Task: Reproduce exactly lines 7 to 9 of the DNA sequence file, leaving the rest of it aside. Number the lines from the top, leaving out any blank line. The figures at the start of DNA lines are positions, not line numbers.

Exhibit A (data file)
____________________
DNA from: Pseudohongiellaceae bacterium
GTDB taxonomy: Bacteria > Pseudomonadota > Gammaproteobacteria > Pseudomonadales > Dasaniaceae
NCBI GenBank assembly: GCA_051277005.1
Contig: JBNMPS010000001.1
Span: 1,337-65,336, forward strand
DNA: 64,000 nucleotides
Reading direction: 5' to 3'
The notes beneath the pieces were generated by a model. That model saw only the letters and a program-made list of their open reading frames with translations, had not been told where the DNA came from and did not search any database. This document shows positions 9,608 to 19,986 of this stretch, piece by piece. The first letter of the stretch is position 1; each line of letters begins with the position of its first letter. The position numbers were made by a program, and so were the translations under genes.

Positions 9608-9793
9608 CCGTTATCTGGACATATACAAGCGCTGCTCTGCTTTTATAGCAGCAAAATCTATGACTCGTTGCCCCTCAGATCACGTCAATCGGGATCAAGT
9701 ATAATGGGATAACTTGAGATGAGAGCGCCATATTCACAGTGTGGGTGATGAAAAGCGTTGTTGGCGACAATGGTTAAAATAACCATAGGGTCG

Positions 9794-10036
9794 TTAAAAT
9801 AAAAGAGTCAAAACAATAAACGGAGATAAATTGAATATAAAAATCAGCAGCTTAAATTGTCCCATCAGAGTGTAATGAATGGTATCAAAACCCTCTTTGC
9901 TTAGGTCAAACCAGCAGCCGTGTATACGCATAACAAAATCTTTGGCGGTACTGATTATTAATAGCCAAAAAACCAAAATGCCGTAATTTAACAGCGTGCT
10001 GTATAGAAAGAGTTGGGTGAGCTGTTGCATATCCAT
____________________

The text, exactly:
Reading direction: 5' to 3'
The notes beneath the pieces were generated by a model. That model saw only the letters and a program-made list of their open reading frames with translations, had not been told where the DNA came from and did not search any database. This document shows positions 9,608 to 19,986 of this stretch, piece by piece. The first letter of the stretch is position 1; each line of letters begins with the position of its first letter. The position numbers were made by a program, and so were the translations under genes.

Positions 9608-9793